A few banking institutions have adopted “cause-based marketing” — aligning themselves to various degrees with groups involved in social causes. Aspiration Financial, by contrast, is more like a social cause — or a group of them — aligned to financial services. The company has an attraction to socially conscious consumers, frequently under 35, who also appreciate a good deal.
“These are people who are thinking about values, morals and ethics in all aspects of their lives as consumers, whether it’s buying a cup of coffee or a car, or signing up for an account with a financial institution,” says Andrei Cherny, Co-Founder and CEO of the company. “We’ve created a category around ‘socially conscious consumer finance’.”
Aspiration offers consumers a three-fold appeal.
First, get better than average returns. Second, say goodbye to common annoyance fees. And third, do all of that while secure in the knowledge that your money is not being used to fund anything to do with fossil fuels, and with the knowledge that Aspiration donates 10% of revenue to charitable causes. One of these is the Aspiration Opportunity Fund, which backs microloans of up to $5,000.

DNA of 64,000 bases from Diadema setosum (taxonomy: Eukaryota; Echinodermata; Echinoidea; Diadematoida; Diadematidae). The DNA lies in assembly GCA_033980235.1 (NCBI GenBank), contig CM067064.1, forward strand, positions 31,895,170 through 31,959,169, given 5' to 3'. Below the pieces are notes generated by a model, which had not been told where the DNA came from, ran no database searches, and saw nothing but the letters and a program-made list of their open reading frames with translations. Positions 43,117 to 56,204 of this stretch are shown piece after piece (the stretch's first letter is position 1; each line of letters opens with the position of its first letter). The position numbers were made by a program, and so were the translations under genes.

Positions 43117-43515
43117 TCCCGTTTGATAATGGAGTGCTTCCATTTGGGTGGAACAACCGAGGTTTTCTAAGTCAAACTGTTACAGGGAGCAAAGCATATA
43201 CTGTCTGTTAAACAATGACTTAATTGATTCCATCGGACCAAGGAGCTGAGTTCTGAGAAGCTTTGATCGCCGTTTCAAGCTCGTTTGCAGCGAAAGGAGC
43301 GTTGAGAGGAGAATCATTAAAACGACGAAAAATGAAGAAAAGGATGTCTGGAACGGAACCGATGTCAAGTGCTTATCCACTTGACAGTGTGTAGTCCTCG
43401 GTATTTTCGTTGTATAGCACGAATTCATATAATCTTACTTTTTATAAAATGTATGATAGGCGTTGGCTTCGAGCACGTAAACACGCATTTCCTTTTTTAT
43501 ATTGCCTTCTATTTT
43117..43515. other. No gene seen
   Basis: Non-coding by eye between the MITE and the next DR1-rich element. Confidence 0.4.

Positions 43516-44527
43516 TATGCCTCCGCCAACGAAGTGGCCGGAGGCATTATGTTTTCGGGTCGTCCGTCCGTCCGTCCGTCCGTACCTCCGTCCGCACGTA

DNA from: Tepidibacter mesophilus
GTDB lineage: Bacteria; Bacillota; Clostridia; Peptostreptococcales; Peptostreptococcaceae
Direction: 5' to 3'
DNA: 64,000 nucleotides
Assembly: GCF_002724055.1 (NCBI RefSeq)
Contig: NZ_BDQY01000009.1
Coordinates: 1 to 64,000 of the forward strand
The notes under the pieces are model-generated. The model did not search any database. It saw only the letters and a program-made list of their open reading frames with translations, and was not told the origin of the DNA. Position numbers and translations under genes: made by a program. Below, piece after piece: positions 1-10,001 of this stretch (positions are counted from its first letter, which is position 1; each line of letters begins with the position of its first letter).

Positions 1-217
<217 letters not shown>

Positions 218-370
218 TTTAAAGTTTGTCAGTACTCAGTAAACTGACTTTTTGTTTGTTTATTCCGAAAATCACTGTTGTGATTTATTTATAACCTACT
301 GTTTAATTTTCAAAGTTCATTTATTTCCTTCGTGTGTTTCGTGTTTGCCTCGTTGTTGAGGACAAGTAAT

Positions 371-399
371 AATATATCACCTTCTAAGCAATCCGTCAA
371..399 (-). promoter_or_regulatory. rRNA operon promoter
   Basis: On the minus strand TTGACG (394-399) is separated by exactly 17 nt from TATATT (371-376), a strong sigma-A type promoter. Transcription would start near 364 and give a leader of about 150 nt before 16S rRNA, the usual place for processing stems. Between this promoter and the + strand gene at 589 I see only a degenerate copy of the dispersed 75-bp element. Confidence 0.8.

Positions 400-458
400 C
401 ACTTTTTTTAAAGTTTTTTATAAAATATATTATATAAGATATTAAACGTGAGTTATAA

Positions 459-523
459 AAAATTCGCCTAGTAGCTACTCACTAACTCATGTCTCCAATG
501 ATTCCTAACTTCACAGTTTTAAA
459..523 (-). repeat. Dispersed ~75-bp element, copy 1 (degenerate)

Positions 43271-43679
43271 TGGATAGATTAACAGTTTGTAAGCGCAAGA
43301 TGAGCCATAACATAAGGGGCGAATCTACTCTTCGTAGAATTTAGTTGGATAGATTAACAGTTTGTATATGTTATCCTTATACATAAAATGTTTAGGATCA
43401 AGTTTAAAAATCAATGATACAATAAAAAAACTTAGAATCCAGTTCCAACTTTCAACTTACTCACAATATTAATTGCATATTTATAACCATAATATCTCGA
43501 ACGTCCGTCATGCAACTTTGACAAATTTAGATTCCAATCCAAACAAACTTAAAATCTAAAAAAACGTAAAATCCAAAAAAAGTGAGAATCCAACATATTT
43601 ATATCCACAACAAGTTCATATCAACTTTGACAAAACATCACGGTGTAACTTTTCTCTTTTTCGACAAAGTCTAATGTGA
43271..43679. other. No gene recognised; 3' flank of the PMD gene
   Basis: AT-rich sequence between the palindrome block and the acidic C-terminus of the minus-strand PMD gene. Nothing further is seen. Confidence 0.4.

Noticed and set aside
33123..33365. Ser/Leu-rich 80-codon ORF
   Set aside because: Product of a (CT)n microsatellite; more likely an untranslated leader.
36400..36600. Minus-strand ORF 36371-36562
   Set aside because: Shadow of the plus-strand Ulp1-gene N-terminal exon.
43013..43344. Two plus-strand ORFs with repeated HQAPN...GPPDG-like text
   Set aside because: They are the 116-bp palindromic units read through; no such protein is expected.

Consumers holding Aspiration deposit accounts or mutual fund shares are also invited to contribute to a range of causes, as well, from an anti-poverty fund to a water conservation fund to health aid and research.
The company’s slogan, branded right on its debit card, is “Do Well. Do Good.” Three years ago, Aspiration introduced the “AIM Score” — Aspiration Impact Measurement — which provided account holders with a numerical grade on “how the businesses where you shop treat people and the planet.”
Besides offering a niche banking alternative to American consumers, Aspiration, a completely online company, has taken a unique approach to banking-fintech partnerships.